I even decided to take this advice to another level and decided to:
Carry the confidence of a mediocre white man.Why you should carry yourself with the confidence of a mediocre white man
But, honestly this is what I found out. After 4 years of undergrad at a PWI, 2 years of graduate school, 3 years of working as a federal employee, and 4 years of working as a communications consultant; this theory had finally been confirmed, for me.
Yes, you have to be twice as nice and most of the time, that still isn’t enough.Tweet
The “twice as nice” advice is actually quite common among black families. In fact, when I asked my Facebook community about this topic, many of my friends shared their own personal story of how the twice as nice advice either helped or hurt them along the way. I even had a white male counterpart share that he never even heard of this concept, until I shared this post on my Facebook page! Yes, we do live in two different worlds. But, not anymore.
This topic came to my mind in lieu of the events of 2020 and the ever-changing world we live in today. I’m so glad that I found my way out of corporate and finally decided to be myself and create from the depths of my soul. I decided to reject these oppressive philosophies and to instead, revel in the essence of who I truly am. No more code-switching, no-more faking it until you make it, and no more fear-based decision-making while feeling lesser than just because I’m BLACK!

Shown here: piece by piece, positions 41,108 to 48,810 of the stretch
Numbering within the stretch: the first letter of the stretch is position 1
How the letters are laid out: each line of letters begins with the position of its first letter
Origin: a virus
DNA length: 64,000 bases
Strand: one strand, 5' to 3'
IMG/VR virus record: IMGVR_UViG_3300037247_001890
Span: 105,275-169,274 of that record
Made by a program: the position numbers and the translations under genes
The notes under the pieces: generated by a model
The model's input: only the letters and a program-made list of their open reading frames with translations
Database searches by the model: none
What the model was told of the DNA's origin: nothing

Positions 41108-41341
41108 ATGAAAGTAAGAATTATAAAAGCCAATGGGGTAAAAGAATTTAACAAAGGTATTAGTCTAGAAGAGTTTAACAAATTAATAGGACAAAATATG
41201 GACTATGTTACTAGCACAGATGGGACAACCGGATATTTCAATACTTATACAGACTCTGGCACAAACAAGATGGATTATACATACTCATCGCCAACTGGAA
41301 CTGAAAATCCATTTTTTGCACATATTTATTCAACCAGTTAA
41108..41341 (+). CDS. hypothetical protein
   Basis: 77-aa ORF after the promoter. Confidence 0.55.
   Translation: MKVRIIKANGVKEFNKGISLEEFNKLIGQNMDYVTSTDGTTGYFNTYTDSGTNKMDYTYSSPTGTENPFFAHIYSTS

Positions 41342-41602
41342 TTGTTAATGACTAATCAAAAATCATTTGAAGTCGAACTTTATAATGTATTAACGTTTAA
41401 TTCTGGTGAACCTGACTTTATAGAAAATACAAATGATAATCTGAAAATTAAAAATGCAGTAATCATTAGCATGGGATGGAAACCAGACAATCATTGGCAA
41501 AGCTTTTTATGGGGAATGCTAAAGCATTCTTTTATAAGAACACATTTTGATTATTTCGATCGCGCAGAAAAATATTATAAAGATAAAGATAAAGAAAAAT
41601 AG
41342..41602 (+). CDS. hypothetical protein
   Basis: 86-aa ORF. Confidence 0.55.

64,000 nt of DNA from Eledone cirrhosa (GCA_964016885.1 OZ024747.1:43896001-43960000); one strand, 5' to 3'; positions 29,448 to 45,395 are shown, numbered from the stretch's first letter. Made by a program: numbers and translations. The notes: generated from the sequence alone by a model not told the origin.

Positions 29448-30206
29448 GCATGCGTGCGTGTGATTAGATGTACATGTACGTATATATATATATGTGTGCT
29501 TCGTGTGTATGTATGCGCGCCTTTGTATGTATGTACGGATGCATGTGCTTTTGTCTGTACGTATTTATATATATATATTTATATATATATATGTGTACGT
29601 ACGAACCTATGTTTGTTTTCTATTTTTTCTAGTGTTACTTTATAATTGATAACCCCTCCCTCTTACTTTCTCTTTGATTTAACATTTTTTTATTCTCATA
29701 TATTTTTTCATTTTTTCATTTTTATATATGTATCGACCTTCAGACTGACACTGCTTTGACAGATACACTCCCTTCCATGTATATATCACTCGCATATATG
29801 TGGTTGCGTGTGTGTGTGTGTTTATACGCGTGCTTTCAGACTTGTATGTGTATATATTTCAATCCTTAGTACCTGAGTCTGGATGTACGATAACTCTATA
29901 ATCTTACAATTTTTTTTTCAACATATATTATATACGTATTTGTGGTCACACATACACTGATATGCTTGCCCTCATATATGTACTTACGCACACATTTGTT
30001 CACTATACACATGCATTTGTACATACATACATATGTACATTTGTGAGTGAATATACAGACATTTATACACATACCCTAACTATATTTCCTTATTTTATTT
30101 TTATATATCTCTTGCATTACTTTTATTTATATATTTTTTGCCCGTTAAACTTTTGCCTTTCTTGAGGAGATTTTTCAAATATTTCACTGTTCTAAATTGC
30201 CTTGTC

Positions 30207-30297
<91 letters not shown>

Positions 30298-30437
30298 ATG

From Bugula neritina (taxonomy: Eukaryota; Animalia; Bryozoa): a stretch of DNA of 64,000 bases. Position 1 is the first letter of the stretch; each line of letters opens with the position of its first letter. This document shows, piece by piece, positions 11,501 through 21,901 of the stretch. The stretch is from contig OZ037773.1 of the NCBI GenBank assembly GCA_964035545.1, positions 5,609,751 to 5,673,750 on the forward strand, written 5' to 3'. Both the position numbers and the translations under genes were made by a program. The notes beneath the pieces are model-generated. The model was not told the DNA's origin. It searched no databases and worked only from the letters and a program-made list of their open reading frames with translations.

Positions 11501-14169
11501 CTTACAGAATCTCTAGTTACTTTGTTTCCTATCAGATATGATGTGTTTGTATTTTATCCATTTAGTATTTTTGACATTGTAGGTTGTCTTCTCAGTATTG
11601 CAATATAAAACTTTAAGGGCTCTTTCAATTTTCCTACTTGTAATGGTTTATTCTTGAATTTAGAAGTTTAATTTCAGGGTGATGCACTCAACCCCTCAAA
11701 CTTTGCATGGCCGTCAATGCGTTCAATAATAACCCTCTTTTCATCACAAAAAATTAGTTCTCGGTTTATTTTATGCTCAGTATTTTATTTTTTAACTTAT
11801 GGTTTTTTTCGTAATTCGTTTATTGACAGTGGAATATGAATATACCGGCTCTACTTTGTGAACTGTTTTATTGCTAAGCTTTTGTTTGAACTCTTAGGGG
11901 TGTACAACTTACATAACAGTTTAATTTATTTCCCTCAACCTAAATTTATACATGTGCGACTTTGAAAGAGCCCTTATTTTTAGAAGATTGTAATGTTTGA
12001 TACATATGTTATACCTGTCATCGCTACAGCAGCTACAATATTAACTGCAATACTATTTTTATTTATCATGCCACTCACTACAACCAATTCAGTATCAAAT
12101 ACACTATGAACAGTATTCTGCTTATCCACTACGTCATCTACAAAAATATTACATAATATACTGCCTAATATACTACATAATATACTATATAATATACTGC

This old world –as in this way of living, HAS ENDED. Again, this OLD WAY OF THINKING has ended, and a new world is currently upon is. Can’t you tell?
Actually, We Are More Than Enough
In case you missed it, things are changing. Things are changing rapidly, across the globe– and not just in the workforce. Today, things are evolving from the global oppression of minorities to the spiritual uprising of minorities! Just recently, many companies that encouraged us to be twice as nice, came out with their “statements” on how they support the black lives matter movement. They have pushed their token black employees to the front of the mic, and are using black people MORE THAN EVER, as a way to show their “diverse corporate culture.” I’m here to let you know, we aren’t having it!
People that have been told they weren’t “good enough,” have taken that same energy and decided to employ themselves, start their own businesses, and redefine what it means to be successful in America. It’s a brand new day.
To every black person reading this post, I challenge you to shift your way of thinking. Truth be told, I had to learn how to “tone it down, to stick around,” because I am naturally a creative genius! I am naturally a high vibrational frequency, and I put all of my soul into the work that I create. To my surprise, this spirit of joy and loving the work that you do is NOT welcome in the former workforce we once viewed as law. In fact, it’s discouraged.
I challenge you to realize that you are enough. You are more than enough! We are Kings and Queens, looking to advance in a system that was designed without us in mind. How does that make sense? We are born with gifts, skills, and talents that don’t fit into “industry,” because our gifts come directly from Source, from the Creator.